Jack Ryan: Shadow Recruit Review

Jack Ryan: Shadow Recruit

Secret agent man, secret agent man.

They’ve taken away your numbered spaceship and given you a new name.

Sort of.

John Ryan, Jack to his friends, has been brought back to the big screen in the shape of he’s so hot right now Chris Pine.

Of course, I’m quietly confident this boy’s going to be pretty hot whatever year we find ourselves in.

Ryan, aka as the man with three first names, is a student in London when news of the 9/11 terrorist attacks breaks out across campus.

Confused?

Well who wouldn’t be, as this breaks with any timeline you could possibly imagine for every previous incarnation of Jack Ryan you’ll have either seen or read.

Turns out the Tom Clancy name is something of a red herring, as this is nothing more than a brand that a couple of screenwriters have been allowed to resurrect in Jack Ryan: Shadow Recruit.

Fast forward a few years from this inauspicious beginning, and we now find Pine dressed as some sort of army lieutenant in a helicopter flying over Afghanistan, while talking trash about some rubbish sport only americans play with his less decorated brothers in arms.

Other middle eastern countries america have or are going to invade in the not too distant future are also available.

When wouldn’t you just know it, disaster strikes, or rather some dastardly surface to air missile rips apart their brave and patriotic helicopter.

It doesn’t matter though because Jack Ryan is a secret agent man, so he somehow survives and even manages to haul both of his home boys to safety even though he suffered a broken back in the crash.

I’m not sure how any of this works out in a world I like to call planet earth, and it seems I’m not the only one as we don’t actually get to see how any of this unfolds.

Probably because it’s as impossible as that pesky magic bullet theory smoked up by the infamous Warren commission who most certainly weren’t covering up the inside job done on JFK all those moons ago.

But if I told you one of the writers behind this was also responsible for that god awful Indiana Jones film a few years back, everything starts to make sense.

Anyway, Jack, John or Ryan – take your pick – is told he may never walk again by some army medic, though seeing as we’re only about ninety seconds into the film, I personally had my doubts about this part.

Unless this new Jack Ryan was going to be more Professor Xavier than Harrison Ford.

Of course Ryan recovers, and when he does the former marine gets approached by an older international man of mystery who has a hunch this Jack fellow may be made of the right stuff.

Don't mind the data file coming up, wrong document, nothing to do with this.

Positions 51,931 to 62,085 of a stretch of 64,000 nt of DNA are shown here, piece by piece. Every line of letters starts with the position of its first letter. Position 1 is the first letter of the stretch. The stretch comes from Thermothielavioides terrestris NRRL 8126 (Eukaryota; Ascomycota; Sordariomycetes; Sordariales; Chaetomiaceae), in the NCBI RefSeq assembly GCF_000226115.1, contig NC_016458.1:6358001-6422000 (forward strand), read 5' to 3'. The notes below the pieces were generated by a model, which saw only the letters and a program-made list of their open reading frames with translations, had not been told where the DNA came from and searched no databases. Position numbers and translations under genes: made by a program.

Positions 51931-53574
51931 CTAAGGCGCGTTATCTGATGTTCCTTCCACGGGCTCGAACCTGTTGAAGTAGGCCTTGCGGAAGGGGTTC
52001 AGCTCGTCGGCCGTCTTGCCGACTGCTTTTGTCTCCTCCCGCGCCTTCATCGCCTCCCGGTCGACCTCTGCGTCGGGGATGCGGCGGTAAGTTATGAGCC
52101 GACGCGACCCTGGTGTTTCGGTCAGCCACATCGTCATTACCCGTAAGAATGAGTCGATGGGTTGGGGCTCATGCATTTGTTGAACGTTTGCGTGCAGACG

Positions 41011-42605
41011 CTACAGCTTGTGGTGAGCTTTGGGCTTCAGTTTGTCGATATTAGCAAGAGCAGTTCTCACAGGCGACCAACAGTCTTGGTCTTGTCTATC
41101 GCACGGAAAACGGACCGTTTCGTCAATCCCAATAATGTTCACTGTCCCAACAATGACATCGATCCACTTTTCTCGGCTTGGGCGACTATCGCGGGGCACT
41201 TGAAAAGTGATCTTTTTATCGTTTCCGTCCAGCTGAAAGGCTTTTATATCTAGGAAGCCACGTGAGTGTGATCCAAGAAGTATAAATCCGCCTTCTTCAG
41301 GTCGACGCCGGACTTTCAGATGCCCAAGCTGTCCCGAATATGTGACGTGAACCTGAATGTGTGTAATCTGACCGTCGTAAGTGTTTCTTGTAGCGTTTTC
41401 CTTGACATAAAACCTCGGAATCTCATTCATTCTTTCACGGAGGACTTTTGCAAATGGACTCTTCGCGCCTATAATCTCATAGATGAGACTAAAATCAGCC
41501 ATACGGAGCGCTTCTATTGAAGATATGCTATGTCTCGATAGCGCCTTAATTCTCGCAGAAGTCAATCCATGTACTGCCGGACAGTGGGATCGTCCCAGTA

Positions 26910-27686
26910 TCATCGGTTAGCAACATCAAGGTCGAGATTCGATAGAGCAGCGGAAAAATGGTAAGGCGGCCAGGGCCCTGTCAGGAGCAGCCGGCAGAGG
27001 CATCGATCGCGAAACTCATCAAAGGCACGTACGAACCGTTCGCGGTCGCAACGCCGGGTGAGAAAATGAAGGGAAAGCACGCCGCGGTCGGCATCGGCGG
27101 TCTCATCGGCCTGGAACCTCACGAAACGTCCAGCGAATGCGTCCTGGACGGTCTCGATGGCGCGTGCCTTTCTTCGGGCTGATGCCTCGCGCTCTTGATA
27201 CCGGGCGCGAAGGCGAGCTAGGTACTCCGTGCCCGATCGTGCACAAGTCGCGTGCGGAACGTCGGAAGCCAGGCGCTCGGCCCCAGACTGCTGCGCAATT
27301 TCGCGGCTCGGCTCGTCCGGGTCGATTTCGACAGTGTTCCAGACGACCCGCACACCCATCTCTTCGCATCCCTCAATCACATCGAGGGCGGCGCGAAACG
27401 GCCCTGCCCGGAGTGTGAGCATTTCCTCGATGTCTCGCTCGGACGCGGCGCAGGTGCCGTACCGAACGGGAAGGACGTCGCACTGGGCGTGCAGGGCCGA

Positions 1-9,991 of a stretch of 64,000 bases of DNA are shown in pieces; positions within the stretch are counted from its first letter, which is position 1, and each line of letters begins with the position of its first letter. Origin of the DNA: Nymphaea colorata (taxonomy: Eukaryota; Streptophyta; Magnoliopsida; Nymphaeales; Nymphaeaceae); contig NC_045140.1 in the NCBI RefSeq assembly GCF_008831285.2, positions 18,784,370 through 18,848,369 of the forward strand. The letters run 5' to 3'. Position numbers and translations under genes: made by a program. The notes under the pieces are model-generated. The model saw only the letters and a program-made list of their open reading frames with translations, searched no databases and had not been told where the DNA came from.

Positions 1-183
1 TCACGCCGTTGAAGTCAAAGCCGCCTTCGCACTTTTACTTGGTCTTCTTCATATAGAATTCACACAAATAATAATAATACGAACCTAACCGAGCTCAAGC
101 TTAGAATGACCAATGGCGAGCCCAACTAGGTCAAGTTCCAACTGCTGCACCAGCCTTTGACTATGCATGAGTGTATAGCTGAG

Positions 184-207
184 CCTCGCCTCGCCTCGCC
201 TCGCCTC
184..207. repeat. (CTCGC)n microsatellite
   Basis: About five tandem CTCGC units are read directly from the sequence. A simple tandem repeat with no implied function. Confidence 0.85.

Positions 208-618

Jack Ryan: Shadow Recruit is probably the last espionage franchise that’ll be given a Jason Bourne inspired facelift as modern audiences demand for more realistic secret agent men grows ever stronger.

But as you may have guessed from the cut of my film reviewing gib, this particular spy film missed the boat when it comes to believability.

Jack Ryan: Shadow Recruit

Despite this, Jack Ryan: Shadow Recruit is still quite enjoyable.

Chris Pine is easily the best thing about it, as we get to see how someone other than Tom Clancy imagines his most famous literary invention got his start in this whole espionage lark.

And this generation’s Captain Kirk pulls off that same trick with his reinvention of Jack Ryan as well as he did on the starship Enterprise.

Even Kevin Costner as Ryan’s sort of mentor comes out of this with credit, as do the action set pieces that straddle that fine line between taking away your breath while still feeling vaguely possible.

As is now the fashion in these post Jason Bourne days our cinematic secret agent men live in.

But the real problem is why even try and reinvent an already popular character when there are still so many original Clancy novels you could adapt?

If you want to tell that origin story, which is even hotter than Chris Pine these days, then create your own character; don’t bastardise someone else’s so you can turn a quick buck at the box office.

And if you do insist on going down that path, you better make sure you’ve got a great script to back it up.

As you may have guessed, Jack Ryan: Shadow Recruit doesn’t have this.

Jack Ryan: Shadow Recruit

It does have Kenneth Brannagh as director as well as a one dimensional Russian agent gone rogue, proving once and for all that sleeping with the director really will get you ahead in hollywood; while gorgeous boy Keira Knightley is badly miscast as an american doctor type who heals our hero’s body and mind.

That’d be Pine, not Brannagh.

Sorry Ken.

Jack Ryan: Shadow Recruit isn’t bad, but it sure ain’t that good either.

So the next time Pine’s offered the chance to trade his spaceship in so he can play a secret agent man, he’d be better off boldly telling them where they can go.

Jonathan Campbell

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